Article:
High hardness in the biocompatible intermetallic compound β-Ti3Au
The search for new hard materials is often challenging, but strongly motivated by the vast application potential such materials hold. Ti3Au exhibits high hardness values (about four times those of pure Ti and most steel alloys), reduced coefficient of friction and wear rates, and biocompatibility, all of which are optimal traits for orthopedic, dental, and prosthetic applications. In addition, the ability of this compound to adhere to ceramic parts can reduce both the weight and the cost of medical components. The fourfold increase in the hardness of Ti3Au compared to other Ti-Au alloys and compounds can be attributed to the elevated valence electron density, the reduced bond length, and the pseudogap formation. Understanding the origin of hardness in this intermetallic compound provides an avenue toward designing superior biocompatible, hard materials.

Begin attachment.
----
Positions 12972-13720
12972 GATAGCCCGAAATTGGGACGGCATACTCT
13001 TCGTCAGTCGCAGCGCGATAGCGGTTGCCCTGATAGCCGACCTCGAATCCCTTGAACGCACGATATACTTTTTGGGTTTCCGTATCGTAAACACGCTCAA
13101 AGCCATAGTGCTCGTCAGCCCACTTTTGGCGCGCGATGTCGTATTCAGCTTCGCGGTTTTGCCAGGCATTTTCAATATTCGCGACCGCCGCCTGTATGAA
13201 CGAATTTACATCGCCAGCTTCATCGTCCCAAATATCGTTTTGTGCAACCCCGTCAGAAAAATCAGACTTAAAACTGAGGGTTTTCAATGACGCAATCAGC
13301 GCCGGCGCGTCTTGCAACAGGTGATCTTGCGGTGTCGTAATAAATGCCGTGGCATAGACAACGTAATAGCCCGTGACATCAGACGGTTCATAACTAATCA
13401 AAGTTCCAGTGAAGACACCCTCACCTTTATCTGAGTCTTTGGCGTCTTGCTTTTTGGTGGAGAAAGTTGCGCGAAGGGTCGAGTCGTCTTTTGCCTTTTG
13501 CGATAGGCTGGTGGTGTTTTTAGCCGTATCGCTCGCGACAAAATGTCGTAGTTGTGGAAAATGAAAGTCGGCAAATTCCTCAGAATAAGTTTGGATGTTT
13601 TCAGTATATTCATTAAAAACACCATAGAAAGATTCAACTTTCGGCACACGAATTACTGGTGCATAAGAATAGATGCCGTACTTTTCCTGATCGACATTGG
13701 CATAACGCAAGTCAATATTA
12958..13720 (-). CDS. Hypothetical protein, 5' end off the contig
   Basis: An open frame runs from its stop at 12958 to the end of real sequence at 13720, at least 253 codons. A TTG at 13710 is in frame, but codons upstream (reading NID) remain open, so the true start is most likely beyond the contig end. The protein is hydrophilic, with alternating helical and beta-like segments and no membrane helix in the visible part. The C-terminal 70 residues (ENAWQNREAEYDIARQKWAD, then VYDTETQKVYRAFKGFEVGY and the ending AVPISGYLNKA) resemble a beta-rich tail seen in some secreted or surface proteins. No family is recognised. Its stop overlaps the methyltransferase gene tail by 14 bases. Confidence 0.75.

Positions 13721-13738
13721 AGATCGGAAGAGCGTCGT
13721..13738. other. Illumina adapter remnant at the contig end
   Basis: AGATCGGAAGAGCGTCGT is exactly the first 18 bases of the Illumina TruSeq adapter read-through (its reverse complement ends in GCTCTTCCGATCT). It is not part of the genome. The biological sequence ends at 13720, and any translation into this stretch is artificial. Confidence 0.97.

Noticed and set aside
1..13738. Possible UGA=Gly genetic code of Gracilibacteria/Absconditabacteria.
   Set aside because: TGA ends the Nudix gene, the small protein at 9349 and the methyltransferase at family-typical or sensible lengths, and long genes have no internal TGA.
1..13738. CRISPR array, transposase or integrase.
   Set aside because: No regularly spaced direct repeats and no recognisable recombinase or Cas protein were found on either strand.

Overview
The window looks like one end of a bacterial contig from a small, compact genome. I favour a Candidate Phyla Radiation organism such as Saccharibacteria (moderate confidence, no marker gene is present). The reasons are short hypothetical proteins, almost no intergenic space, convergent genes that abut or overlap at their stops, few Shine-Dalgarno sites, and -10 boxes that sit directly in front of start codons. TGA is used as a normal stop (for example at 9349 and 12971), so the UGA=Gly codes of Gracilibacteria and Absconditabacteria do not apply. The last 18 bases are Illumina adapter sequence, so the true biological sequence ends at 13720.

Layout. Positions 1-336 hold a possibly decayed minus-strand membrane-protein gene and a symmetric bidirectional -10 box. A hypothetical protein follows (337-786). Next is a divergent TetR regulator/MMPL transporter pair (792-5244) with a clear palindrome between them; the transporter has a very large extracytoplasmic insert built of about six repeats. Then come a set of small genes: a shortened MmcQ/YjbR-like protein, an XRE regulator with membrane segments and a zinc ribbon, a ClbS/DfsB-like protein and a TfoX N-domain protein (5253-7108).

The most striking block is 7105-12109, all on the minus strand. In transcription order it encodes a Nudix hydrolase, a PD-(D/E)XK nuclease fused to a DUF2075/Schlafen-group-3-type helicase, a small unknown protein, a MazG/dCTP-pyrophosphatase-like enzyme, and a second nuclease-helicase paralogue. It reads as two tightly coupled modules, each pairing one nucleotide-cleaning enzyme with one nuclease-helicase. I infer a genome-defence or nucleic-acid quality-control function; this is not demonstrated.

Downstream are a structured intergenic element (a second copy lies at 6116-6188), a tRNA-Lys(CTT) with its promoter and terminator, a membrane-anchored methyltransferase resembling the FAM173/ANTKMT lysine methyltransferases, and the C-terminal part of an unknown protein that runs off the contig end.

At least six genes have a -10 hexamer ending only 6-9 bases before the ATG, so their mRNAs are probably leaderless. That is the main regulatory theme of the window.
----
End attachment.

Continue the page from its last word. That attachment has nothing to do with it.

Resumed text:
Physics, Astronomy, and Materials Science
biocompatible alloys, hardness, metals, titanium alloys, gold alloys, titanium gold alloys, coefficient of friction, elevated electron density, pseudogap, medical applications
Svanidze, Eteri, Tiglet Besara, M. Fevsi Ozaydin, Chandra Sekhar Tiwary, Jiakui K. Wang, Sruthi Radhakrishnan, Sendurai Mani et al. "High hardness in the biocompatible intermetallic compound β-Ti3Au." Science advances 2, no. 7 (2016): e1600319.